What is an apprenticeship?

An apprenticeship is a work-based route to a qualification for learners who are interested in working in a practical, technical field, so that they can become certified artisans. An apprenticeship is similar to a learnership, except that it is always focused on a trade. Apprentices attend formal instruction sessions at a Technical and Vocational Education and Training (TVET) college or other training institution to acquire the trade-related knowledge and theory and practical hand skills, and also spend some time in a workplace working under the guidance of a qualified artisan to become proficient in the trade.

An apprentice is employed through an apprenticeship contract signed with an employer and a training provider to complete a full apprenticeship programme. After completion of the programme the apprentices who are ready can apply to do trade tests at an accredited trade test centre. If they are successful, they will be certified as artisans, e.g. as a cabinet maker, diamond cutter, goldsmith, hairdresser, tailor, toolmaker or upholsterer.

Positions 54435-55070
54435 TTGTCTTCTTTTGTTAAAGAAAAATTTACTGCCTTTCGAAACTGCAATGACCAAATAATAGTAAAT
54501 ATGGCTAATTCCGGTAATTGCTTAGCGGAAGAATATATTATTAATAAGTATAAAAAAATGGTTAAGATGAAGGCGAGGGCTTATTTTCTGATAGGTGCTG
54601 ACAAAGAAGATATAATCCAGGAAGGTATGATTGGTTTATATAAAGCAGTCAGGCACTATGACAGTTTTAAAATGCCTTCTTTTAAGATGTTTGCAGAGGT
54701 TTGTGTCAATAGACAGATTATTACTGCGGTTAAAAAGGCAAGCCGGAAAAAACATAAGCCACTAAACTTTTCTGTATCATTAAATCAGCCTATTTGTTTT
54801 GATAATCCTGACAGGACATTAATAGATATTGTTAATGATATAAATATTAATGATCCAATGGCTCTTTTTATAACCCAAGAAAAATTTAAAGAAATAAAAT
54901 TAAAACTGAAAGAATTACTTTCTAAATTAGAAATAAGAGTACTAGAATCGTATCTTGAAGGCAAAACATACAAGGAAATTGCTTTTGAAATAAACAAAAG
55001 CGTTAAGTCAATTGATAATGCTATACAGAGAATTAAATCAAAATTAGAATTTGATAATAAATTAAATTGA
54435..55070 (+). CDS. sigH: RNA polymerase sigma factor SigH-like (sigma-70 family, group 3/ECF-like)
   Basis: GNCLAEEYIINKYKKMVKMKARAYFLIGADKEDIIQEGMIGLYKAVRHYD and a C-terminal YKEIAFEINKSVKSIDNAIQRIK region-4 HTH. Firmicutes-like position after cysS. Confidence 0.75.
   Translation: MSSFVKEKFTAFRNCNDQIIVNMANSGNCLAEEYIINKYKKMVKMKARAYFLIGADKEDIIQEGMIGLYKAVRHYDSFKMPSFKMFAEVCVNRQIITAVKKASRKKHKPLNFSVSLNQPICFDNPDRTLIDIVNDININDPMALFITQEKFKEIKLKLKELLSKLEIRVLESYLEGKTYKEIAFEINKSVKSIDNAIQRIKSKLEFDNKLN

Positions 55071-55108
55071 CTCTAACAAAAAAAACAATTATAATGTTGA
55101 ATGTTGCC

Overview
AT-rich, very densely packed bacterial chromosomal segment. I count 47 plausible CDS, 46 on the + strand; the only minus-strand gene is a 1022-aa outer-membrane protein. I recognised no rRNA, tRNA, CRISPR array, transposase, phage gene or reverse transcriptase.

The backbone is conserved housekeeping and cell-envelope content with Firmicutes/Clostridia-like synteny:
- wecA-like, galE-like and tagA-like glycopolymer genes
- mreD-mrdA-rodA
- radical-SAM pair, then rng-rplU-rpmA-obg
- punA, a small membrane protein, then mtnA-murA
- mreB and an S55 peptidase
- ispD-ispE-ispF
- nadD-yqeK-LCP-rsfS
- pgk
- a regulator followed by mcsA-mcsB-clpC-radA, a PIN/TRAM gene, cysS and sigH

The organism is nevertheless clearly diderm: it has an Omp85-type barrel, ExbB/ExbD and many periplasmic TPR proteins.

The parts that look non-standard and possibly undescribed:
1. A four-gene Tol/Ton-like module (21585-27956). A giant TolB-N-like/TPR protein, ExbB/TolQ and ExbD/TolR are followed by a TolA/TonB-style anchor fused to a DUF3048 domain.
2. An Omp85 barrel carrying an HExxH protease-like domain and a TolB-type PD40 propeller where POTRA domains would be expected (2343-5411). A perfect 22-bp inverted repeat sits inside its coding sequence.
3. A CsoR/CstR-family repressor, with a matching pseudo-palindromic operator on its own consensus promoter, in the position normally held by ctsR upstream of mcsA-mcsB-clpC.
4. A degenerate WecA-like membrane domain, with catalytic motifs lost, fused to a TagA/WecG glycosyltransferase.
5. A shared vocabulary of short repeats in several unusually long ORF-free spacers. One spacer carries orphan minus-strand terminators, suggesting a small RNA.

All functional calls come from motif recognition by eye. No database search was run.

Apprentices earn while they learn as they are paid for the time they spend working with an employer during their apprenticeship. Apprenticeships equip learners with skills that enable them to find employment, or enable them to run their own businesses. Artisans are in high demand in South Africa as many trades are listed as “scarce skills”. The shortage of skilled trade workers is confirmed by a Talent Shortage Survey conducted in May 2015. It found that, for the fourth consecutive year, vacancies for these workers continue to be the most difficult to fill.

It is possible, under certain conditions, for persons to apply for a trade test to become an artisan through Recognition of Prior Learning (RPL). A process called Artisan Recognition of Prior Learning (ARPL) will be used for the listed trades. (This replaces the previous process which was referred to as ‘Section 28’, on the basis of Section 28 of the Manpower Training Act of 1981, which has been repealed.) The term ‘apprentice’ is not used in this website for these RPL applicants; it is only used to refer to those who complete the full training after signing an apprenticeship contract.